The new Spanish political and scientific reality, reflected in the increasing research capacity of Universities and autonomous decentralization, gave a new direction to the activity of the CSIC, which began collaborating with other institutions on these principles. On these bases, collaborations led to the creation of numerous joint institutes throughout Spain.
The major social transformations taking place in the following years, and especially the changes in the legal framework of Spanish research pursuant to Ley de Fomento y Coordinación General de la Investigación Científica y Técnica (Law for the Promotion and General Coordination of Scientific and Technical Research) called for regulatory and structural adaptations of the CSIC, necessitated by the new situation. Thus it was endeavoured to reconcile the principles of representation with the "changes resulting from scientific and technological developments".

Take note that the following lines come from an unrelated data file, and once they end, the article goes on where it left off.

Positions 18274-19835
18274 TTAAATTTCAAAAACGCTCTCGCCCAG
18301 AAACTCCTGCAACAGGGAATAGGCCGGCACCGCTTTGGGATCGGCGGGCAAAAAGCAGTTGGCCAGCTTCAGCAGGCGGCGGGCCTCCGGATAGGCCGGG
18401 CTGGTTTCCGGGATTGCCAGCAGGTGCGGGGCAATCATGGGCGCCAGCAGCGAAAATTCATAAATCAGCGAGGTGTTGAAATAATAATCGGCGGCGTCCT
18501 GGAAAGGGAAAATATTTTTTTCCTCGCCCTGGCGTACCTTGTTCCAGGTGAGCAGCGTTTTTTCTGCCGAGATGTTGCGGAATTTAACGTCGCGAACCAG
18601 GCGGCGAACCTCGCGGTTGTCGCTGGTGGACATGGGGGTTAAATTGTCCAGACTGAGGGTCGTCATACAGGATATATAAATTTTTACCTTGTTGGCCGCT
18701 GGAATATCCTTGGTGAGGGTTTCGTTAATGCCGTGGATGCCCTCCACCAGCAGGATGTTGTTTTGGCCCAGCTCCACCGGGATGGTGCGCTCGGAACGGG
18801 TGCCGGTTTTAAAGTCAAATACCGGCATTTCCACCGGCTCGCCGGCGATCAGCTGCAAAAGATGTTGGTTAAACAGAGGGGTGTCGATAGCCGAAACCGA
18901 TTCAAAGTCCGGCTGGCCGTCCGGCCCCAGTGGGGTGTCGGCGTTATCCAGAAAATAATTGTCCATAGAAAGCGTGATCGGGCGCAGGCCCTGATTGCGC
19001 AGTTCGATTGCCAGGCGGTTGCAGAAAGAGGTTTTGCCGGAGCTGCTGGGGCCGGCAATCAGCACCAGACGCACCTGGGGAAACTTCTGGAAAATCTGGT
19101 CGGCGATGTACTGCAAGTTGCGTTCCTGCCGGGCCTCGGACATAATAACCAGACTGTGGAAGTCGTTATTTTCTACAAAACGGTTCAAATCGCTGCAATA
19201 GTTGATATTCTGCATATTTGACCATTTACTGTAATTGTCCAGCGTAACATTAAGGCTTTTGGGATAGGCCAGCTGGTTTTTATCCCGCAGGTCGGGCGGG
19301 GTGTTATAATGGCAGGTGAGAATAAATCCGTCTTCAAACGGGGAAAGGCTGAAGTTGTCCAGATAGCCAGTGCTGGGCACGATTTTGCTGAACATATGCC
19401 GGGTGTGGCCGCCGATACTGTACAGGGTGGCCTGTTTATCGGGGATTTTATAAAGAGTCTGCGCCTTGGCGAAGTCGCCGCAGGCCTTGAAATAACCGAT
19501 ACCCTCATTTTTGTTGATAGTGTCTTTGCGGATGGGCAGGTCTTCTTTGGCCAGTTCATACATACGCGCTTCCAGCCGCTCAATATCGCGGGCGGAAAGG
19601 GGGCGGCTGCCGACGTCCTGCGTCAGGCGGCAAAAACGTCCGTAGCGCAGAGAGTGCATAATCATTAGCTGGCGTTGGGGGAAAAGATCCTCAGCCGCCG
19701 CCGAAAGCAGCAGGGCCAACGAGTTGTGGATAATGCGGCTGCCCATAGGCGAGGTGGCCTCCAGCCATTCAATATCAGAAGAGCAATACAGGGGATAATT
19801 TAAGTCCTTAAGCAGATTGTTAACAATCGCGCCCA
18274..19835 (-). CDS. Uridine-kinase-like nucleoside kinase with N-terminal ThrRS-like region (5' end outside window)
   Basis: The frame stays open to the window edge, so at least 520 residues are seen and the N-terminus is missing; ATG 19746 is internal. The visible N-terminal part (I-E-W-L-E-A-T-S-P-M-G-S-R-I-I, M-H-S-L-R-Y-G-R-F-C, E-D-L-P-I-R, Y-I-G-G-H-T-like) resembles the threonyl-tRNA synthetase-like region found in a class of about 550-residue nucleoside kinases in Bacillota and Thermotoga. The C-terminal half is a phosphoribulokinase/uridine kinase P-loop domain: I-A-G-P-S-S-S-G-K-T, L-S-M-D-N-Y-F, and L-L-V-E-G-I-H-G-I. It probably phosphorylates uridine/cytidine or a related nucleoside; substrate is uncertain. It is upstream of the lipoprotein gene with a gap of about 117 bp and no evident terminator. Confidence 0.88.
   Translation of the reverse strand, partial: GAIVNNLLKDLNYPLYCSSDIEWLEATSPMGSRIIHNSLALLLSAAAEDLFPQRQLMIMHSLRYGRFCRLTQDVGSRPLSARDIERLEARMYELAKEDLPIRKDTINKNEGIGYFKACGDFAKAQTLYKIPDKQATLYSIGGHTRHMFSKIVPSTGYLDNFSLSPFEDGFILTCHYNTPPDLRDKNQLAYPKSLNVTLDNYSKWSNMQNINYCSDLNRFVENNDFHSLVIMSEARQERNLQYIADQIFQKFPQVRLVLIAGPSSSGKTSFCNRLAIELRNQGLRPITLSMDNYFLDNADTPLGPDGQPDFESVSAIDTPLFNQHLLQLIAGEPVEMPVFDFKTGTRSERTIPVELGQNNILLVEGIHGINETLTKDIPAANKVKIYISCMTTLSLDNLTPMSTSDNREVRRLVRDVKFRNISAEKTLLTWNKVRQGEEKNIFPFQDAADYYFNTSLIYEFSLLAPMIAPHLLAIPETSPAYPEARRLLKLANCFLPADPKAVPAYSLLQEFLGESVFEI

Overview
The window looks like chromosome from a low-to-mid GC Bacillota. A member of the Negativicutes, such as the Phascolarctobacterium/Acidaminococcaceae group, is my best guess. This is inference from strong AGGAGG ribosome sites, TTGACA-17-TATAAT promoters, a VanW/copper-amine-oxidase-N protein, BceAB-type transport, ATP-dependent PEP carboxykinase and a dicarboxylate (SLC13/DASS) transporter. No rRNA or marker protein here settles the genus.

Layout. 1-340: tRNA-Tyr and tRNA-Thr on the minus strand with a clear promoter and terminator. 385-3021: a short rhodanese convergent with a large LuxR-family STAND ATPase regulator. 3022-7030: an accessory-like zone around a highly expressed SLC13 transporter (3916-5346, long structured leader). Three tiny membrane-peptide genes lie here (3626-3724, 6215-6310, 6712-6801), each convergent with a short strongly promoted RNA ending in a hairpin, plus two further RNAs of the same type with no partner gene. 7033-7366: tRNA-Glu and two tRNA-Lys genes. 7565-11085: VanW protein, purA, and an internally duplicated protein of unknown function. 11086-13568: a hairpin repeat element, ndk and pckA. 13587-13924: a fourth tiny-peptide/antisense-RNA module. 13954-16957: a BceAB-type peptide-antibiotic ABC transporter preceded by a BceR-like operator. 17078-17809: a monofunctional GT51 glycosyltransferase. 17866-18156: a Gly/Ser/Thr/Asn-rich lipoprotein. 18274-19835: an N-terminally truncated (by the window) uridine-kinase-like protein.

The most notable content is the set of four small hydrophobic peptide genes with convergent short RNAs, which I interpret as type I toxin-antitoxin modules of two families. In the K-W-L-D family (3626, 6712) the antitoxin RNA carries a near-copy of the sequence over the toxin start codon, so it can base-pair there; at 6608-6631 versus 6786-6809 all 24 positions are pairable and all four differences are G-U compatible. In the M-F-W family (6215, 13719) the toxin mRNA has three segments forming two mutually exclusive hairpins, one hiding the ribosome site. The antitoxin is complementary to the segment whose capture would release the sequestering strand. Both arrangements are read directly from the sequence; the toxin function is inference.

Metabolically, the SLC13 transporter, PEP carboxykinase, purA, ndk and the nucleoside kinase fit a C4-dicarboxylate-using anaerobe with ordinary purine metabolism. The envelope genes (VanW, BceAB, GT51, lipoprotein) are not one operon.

Very recently the status of the CSIC has undergone a major transformation. The Royal Decree of 21 December 2007 transformed the CSIC into a State Agency, legal status designed to enable it to operate "with greater flexibility and autonomy". To respond to this need a text has been drawn up that makes it easier to adapt to the continuous changes in society and especially in the field of knowledge generation and conversion, to drive social welfare and development; the management of which rests in the hands of the governing bodies of the Institution itself.